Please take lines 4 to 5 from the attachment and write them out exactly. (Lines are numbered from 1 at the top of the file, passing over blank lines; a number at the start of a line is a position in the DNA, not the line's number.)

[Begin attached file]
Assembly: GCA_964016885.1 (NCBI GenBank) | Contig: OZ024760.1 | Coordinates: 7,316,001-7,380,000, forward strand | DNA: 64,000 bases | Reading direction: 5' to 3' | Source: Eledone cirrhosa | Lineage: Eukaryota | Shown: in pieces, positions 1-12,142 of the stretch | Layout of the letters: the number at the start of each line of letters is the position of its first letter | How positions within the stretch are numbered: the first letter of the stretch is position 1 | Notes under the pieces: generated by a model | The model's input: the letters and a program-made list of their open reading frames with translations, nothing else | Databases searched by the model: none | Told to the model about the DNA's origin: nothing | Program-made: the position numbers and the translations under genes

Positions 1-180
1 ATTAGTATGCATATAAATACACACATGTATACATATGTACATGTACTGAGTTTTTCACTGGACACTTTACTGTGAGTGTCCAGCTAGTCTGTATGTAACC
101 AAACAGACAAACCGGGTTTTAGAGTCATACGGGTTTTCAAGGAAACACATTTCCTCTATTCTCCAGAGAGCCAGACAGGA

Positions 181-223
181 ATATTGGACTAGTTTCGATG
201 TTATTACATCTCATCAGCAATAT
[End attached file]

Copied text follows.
101 AAACAGACAAACCGGGTTTTAGAGTCATACGGGTTTTCAAGGAAACACATTTCCTCTATTCTCCAGAGAGCCAGACAGGA

Positions 181-223